Dylan wisdom
by Moshe Katz
Israeli Krav International

July 7, 2020, Israel  

We are in a crisis these days and many do not know what information to trust. Some believe if it is in the newspapers, by definition it must be true.  A wise rabbi said many years ago the newspaper can be divided into 3 sections: Truth, Doubt, and Lies.  The Truth is the Obituary section, the Doubt is the weather forecast, the rest is lies. That wisdom stands true today. We have a crisis of faith, we do not know whom to believe or trust. Clearly many have lost their faith and trust in political leadership. Going back thousands of years these issues were discussed and debated among rabbis and among Greek philosophers, the issues have not changed at all.

And there is a wise Jew who wrote..."Don't follow leaders, watch the parking meters"  (Subterranean Homesick Blues, 1965). I recall first hearing these words and the impact it had on me. It was written by a young man named Shabsai Zissel ben Avraham, known to his friends in Minnesota as Bobby Zimmermann, known to the world as Bob Dylan. 

What does it mean? All I can tell you is what it means to me, and Dylan does not offer interpretations of his songs, that is up to each of us. 

Don't follow leaders, watch the parking meters. Today we have apps for parking meters, your smart phone pays the parking fees and you can relax. But just a few years ago the parking meter was one of the great challenges of life. In the USA we always saved our quarters (25 cents) because we needed them for the parking meter. In Israel I still have the habit of leaving coins in my car for the parking meter. You need to guess how long you will be away from your car: put in too much money and you are just making a contribution to the municipality or the lucky guy who takes the spot after you, it is lost money for you. Put in too little and you will come back to find a nasty parking violation ticket and fine on your window. Watching parking meters is an important activity.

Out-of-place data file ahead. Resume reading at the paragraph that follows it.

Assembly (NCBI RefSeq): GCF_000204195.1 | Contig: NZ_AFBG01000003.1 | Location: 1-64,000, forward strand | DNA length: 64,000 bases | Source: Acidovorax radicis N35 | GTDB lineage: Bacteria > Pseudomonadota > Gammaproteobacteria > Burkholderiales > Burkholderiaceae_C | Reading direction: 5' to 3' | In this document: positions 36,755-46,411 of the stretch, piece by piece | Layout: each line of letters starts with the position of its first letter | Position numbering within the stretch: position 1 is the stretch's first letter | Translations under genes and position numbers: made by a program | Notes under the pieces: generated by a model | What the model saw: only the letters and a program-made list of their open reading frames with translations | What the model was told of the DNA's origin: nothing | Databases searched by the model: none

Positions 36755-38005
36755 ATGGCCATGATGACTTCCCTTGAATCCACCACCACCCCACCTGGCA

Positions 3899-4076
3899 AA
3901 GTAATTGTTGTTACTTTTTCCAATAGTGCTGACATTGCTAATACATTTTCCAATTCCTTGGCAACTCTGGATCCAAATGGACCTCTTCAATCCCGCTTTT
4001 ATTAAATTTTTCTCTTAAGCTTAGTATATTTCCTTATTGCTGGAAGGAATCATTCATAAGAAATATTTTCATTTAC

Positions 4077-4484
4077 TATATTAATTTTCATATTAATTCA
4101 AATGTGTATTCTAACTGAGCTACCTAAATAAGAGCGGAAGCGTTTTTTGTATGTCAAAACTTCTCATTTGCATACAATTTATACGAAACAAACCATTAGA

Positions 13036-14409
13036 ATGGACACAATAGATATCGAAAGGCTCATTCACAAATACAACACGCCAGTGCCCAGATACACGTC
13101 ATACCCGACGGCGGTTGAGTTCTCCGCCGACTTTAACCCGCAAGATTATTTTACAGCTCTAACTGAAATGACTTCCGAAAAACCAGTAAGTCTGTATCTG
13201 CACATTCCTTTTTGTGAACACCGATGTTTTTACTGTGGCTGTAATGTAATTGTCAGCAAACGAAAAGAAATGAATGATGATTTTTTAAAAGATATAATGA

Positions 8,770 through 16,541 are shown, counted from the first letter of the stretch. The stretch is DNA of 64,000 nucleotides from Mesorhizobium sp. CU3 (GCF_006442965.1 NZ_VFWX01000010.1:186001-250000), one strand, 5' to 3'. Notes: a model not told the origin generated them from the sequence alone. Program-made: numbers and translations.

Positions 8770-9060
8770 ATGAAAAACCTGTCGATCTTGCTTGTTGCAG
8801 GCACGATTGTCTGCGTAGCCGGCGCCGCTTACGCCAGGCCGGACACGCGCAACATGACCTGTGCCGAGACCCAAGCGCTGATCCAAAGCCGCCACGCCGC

But I see it as more than that; watch the parking meters, pay attention to the little details in life, take care of your business. Now, Don't follow leaders, why? Throughout history most leaders have cared about themselves, they are for the most part ego maniacs, power hungry and controlling. Absolute power corrupts absolutely. St. Petersburg was built on the backs of the Russian peasants. You will go to war and die for their benefit, as Carl von Clausewitz states in his classic work "On War" (Prussia, 1832), war is simply the continuation of political goals by other means. You are a tool of the king. Now throughout history there have been some benevolent rulers who truly cared about their subjects and tried to improve their lives, but they have been few and far between. Plato in his classic, The Republic (around 375 BCE) discussed the ideal leader, the philosopher king, who is beyond corruption. In Judaism there are two models currently in use; the Hassidic and the "Litvishe". The Hassidic model follows the Biblical command that one who is appointed Judge over Israel must be very wealthy so that he is free of corruption. i.e. No bribe can tempt him as he is already very wealthy. Thus the Hassidic communities bestow great wealth about their "Rebbes", their rabbinic leader.

The non-Hassidic, or Litvishe, take another saying, that one should study the holy scriptures in abject poverty, and thus be beyond the need for worldly goods. This too is practiced to this very day. I saw a video of Rabbi Yosef Shalom Eliashiv, may the righteous rest in peace, who died in 2012 at the age of 102. He lived in a very modest apartment, his bed doubled as a couch for guests, he himself only sat on chairs that he made out of apple carts back in the 1950's. Such a man is impervious to bribes, his decisions cannot be influenced by any outside factor. As such his word was taken as the word of God and was undisputed. His funeral was attended in Israel by more than a quarter of a million people. Such men have overcome ego, financial interests, and anything this world can offer them. To see such a person is a true privilege.